SECTION 80J – PROFITS AND GAINS FROM NEWLY ESTABLISHED UNDERTAKINGS

574. Undertakings engaged in extraction of timber and other forest produce by leasing out forests – Whether eligible for deduction under the section

1. A reference was made to the Board as to whether undertakings engaged in extraction of timber and other forest produce by leasing out forests would be entitled to deductions under sections 80HH and 80J.

2. The matter was considered by the Board in consultation with the Ministry of Law which had given an opinion [Annex] that the answer to the question posed would depend on the nature of the activity of the forest lessees; however, if the process involved is not merely conversion of standing trees into fire-wood but also manufacture of new saleable commodities, the benefit of deduction under sections 80J and 80HH would be available.

Circular No. 329 [F. No. 178/53/80-IT(A-I)], dated 22-2-1982.

ANNEX – OPINION OF MINISTRY OF LAW REFERRED TO IN CLARIFICATION

1. We have gone through the order passed by the Income-tax Appellate Tribunal on21-10-1981 in the appeal filed by the forest lessees of Jammu and Kashmir. Before the Tribunal, the assessee advanced arguments on the basis of a letter written by the Minister of State for Finance to a Member of Parliament wherein it is stated that if the process involved in the business of the members of the Jammu Forest Lessees’ Association is not merely conversion of standing trees into firewood but also manufacture of new commodity saleable as such, the benefit of section 80J/80HH of the Income-tax Act, 1961, will be available.

2. The Tribunal observed that it cannot be held that the assessee is manufacturing any new commodity as such.

3. If the process involved is merely conversion of standing trees into firewood or similar articles, it cannot be said that a new commodity saleable as such has come into existence. As pointed out in our previous opinion dated 25-11-1974, the transformation of wood into sleepers could be considered to be a change in the sense of a manufacture, since a new commodity saleable as such, namely, sleepers, is brought into existence by such process.

4. In other words, it is not merely the cuttings of trees and selling of firewood that would amount to manufacture. The process should involve the making of a different commodity having distinctive name, character or use. In the case of trees, the making of sleepers would amount to such a process as would amount to manufacture.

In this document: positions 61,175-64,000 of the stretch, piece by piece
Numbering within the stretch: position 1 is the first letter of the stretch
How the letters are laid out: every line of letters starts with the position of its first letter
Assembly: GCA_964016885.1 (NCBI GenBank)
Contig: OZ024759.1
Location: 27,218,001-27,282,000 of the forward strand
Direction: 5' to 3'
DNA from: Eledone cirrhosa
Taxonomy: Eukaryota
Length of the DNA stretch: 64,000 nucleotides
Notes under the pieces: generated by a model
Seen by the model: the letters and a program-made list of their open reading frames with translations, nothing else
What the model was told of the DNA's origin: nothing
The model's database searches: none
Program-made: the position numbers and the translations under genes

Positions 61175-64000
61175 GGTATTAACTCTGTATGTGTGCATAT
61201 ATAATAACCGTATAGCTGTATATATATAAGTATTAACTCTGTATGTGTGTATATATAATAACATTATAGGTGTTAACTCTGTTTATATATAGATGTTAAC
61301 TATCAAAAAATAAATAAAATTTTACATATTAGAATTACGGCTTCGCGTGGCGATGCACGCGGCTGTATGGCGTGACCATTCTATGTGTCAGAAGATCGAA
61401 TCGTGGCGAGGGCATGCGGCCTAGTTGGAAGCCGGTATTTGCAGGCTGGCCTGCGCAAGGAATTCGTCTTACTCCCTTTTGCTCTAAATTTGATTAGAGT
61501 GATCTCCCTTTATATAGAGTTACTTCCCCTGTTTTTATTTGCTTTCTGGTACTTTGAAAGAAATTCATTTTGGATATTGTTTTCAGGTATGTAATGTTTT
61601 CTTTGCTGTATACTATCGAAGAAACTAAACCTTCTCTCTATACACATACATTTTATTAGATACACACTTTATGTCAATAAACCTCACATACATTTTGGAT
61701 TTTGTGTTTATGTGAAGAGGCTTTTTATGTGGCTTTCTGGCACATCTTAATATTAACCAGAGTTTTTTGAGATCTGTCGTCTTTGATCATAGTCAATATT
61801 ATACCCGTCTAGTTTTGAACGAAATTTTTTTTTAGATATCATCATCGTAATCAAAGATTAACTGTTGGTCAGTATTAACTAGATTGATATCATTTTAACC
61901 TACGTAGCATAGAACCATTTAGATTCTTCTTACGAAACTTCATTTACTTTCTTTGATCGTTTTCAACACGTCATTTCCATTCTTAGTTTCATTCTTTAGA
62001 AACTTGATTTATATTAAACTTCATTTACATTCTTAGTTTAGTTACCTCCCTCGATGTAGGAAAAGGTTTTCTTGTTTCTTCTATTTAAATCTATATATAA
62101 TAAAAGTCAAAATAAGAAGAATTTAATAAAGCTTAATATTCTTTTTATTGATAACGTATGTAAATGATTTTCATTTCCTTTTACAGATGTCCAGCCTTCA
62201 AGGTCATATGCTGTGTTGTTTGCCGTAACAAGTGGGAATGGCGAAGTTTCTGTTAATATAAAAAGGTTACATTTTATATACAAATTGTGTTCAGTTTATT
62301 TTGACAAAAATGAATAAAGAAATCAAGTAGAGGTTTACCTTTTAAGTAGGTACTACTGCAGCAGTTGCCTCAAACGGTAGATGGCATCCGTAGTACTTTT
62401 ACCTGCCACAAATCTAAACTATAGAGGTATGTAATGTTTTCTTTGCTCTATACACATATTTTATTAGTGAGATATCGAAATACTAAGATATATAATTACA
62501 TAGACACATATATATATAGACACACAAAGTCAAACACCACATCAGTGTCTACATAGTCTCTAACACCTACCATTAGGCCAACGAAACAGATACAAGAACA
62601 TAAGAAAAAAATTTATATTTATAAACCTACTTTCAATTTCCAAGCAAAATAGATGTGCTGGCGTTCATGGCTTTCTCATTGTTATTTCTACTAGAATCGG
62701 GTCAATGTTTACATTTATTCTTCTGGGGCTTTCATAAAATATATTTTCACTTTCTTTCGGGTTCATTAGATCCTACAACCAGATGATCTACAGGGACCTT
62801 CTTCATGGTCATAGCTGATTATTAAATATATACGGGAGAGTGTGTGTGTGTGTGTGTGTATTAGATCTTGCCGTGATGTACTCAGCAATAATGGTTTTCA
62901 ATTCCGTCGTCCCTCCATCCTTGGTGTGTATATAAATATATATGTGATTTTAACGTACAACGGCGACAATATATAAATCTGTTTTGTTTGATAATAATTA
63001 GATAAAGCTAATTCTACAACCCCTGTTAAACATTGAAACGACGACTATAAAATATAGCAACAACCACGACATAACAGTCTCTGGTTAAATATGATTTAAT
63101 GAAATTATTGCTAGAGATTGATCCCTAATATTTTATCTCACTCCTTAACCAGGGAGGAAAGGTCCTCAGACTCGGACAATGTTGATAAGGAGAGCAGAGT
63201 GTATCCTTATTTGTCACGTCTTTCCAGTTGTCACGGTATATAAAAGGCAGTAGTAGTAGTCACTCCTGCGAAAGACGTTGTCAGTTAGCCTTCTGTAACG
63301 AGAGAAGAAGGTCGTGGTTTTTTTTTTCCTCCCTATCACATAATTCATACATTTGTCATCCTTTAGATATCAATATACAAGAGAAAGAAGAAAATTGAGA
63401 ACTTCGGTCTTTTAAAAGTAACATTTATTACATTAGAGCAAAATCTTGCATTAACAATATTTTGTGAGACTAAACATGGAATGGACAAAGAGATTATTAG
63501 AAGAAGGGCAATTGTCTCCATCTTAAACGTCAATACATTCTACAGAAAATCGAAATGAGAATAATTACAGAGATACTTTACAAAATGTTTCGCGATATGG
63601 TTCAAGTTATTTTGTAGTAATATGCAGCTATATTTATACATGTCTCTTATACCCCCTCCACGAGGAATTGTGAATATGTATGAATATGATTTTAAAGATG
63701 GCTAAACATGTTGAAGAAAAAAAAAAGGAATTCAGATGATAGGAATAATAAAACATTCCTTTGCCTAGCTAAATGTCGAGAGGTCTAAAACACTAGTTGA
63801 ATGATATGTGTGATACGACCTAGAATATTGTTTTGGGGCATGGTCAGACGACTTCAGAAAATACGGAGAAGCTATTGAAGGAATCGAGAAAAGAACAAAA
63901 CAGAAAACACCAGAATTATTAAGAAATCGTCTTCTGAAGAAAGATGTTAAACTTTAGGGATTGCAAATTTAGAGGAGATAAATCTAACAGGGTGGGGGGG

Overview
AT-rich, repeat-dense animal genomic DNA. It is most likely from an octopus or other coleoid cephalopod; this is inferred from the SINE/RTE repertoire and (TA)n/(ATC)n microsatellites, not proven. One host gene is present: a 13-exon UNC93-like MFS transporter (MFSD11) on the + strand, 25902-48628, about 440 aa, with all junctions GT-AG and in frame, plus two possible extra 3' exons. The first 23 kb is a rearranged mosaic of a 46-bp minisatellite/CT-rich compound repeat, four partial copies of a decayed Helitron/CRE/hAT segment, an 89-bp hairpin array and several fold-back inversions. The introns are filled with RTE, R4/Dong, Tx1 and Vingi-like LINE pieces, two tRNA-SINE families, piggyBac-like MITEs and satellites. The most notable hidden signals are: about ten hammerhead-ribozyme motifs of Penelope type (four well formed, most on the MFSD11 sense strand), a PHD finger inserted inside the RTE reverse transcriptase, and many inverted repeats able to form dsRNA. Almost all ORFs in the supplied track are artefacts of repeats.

5. The result is that to the extent the Jammu forest lessees convert standing trees into sleepers, they would be entitled to the benefit of section 80J/80HH of the Income-tax Act.

JUDICIAL ANALYSIS

EXPLAINED IN – The above circular was considered in B.S. Bajaj & Sons v. CIT [1996] 222 ITR 418 (Punj. & Har.), and the court observed :

“. . .Circular No. 329, dated February 22, 1982, issued by the Board does not override the provisions of the Act. It is clarificatory in nature. It is a benevolent circular issued in favour of the assessee providing administrative relief and says that if the process involved is not merely conversion of standing trees into firewood but also manufacture of new saleable commodities, the benefit of deduction under sections 80J and 80HH would be available. We have already held that even if the case of the assessee does not fall within the definition of the word ‘manufacture’, it certainly falls within the ambit and scope of the word ‘produces an article’. This circular is clarificatory in nature extending benefit to the assessee in consonance with the provisions of the Act and does not run counter to the same. In view of these findings, we need not examine the larger issue as to ‘when the circular deviates from the provisions of the Act providing administrative relief to an assessee, has to be given effect to or not?’ Circular No. 329, dated February 22, 1982, issued by the Central Board of Direct Taxes reinforces the view taken by us and the assessee would be entitled to take benefit of the same.” (pp. 431-432)

EXPLAINED IN – The above circular was explained in Keshablal Hansraj Patel v. WTO [1985] 23 TTJ (Cal. – Trib.) 361, as follows :

“It is clear that the Circular issued says that mere conversion of standing trees into firewood will not amount to manufacture. The circular is not concerned with the meaning of ‘processing of goods’ as it refers to sections 80J and 80HH only. But this circular indirectly helps the case of the assessee because the assessee was not engaged merely in producing firewood and the case of the assessee was not that the firm, in which he was a partner, was a manufacturer . . . .” (p. 363)

EXPLAINED IN – B.S. Bajaj & Sons v. CIT [1996] 222 ITR 418 (Punj. & Har.) with the following observation :

“Circular No. 329, dated February 22, 1982, issued by the Board does not override the provisions of the Act. It is clarificatory in nature. It is a benevolent circular issued in favour of the assessee providing administrative relief and says that if the process involved is not merely conversion of standing trees into firewood but also manufacture of new saleable commodities, the benefit of deduction under sections 80J and 80HH would be available.”

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